What is Active Manager in Exchange Server ?

Microsoft Exchange Server includes a component called Active Manager, that manages the high availability platform, that includes the Database availability group (DAG) and mailbox database copies. It runs inside the Microsoft Exchange Replication service (MSExchangeRepl.exe) on all Mailbox servers.

Mailbox servers that aren't members of a DAG, there is a single Active Manager role: Standalone Active Manager.

Active Manager stores current mailbox database information (for example, active and passive data, and mounted data) in the cluster database (also known as the cluster registry). Although the information is stored directly in the cluster database, it isn't accessed directly by any other components.

Servers that are members of a DAG, there are two Active Manager Roles:

1) Primary Active Manager (PAM)
2) Standby Active Manager (SAM)


DAG member that holds the PAM role is always the member that currently owns the cluster quorum resource (default cluster group). If the server that owns the cluster quorum resource fails, the PAM role automatically moves to a surviving server that takes ownership of the cluster quorum resource.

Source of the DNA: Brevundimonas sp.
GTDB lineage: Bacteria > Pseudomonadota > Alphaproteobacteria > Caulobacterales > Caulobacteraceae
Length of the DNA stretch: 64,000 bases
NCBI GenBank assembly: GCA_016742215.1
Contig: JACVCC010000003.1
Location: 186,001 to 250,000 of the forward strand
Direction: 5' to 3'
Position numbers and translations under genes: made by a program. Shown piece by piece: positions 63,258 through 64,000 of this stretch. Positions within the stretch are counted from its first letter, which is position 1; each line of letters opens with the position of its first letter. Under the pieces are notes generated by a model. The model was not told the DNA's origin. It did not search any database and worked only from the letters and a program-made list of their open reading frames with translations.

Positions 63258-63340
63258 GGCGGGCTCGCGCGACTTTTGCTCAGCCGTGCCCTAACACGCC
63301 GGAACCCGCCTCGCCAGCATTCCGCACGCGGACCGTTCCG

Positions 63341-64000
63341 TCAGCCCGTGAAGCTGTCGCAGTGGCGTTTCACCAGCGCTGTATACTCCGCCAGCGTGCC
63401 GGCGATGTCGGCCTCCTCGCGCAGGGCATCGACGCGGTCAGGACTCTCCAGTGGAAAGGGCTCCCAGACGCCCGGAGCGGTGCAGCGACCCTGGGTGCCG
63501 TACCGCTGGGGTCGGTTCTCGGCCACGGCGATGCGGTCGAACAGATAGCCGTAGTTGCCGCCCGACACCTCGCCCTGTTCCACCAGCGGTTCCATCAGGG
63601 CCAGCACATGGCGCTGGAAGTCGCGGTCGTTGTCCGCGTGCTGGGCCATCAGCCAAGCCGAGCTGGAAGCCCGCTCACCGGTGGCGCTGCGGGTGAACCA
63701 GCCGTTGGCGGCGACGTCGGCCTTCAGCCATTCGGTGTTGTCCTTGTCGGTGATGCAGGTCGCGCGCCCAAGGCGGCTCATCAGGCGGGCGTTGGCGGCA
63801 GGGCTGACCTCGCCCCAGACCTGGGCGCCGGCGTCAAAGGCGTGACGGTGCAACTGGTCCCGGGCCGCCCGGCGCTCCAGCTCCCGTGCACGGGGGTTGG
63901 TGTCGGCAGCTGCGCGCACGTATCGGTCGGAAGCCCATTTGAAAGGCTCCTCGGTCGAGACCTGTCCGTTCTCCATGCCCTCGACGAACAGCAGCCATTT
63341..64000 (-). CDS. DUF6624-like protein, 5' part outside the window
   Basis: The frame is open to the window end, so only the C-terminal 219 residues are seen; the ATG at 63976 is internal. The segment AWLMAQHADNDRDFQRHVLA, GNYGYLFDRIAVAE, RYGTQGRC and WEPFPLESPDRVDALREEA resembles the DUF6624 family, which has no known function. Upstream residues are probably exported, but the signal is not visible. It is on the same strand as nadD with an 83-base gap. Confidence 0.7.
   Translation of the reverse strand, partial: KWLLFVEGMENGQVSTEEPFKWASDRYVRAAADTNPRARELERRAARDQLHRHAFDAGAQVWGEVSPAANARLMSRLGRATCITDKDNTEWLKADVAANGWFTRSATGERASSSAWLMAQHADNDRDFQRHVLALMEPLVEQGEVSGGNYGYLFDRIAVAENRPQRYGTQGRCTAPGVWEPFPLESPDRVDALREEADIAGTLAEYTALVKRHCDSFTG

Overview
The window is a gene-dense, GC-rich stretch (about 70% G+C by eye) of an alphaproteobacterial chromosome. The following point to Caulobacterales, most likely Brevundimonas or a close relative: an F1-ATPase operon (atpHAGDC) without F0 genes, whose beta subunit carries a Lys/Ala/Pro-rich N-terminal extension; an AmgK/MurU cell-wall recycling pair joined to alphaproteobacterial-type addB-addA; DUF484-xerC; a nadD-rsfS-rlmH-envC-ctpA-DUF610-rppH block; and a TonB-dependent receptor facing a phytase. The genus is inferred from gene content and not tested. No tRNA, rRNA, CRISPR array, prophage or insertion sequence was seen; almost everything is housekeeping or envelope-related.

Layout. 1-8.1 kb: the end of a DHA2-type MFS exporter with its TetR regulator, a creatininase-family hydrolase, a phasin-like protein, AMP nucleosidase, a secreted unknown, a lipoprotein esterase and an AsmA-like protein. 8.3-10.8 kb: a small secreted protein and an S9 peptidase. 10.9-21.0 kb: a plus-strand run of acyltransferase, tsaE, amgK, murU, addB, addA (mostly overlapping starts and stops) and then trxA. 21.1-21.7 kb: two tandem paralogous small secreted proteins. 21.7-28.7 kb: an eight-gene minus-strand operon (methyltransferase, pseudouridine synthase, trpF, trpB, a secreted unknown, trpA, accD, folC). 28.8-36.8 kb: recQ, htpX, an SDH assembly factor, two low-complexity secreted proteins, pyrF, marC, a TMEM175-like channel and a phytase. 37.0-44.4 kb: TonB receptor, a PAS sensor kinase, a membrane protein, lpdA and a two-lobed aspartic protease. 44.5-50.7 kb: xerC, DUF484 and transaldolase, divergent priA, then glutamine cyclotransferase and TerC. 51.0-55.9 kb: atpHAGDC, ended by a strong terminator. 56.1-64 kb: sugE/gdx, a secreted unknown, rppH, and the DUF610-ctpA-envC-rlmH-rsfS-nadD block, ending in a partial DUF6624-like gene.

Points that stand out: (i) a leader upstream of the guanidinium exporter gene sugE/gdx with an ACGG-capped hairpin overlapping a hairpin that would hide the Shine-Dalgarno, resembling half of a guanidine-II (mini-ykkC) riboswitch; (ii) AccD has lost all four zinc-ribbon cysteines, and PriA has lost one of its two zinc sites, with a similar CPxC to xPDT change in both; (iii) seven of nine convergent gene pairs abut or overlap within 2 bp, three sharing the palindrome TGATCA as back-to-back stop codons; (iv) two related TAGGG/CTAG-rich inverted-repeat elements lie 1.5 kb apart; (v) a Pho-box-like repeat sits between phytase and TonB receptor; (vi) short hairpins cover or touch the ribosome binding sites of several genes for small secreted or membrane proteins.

Below are the task taken care by the PAM:
  • Decides which copies will be active and passive 
  • Responsible for getting topology change notifications
  • Reacting to server failures
  • Controls all movement of the active designations between a database's copies
  • Also performs the functions of the SAM role on the local system (detecting local database and local Information Store failures).
If you need to take the server that hosts the cluster quorum resource offline for maintenance or an upgrade, you must first move the PAM to another server in the DAG.


Provides information on which hosts the active copy of a mailbox database is to other components of Exchange Server that are running an Active Manager Client component (Exmp: CAS or Transport services).

Below are the task taken care by the SAM:
  • Detects failures of local databases and the local Information Store
  • Reacts to failures by asking the PAM to initiate a failover (if the database is replicated)
  • SAM doesn't determine the target of failover
  • It also does not update a database's location state in the PAM
  • Access the active database copy location state to answer queries for the active copy of the database that it receives.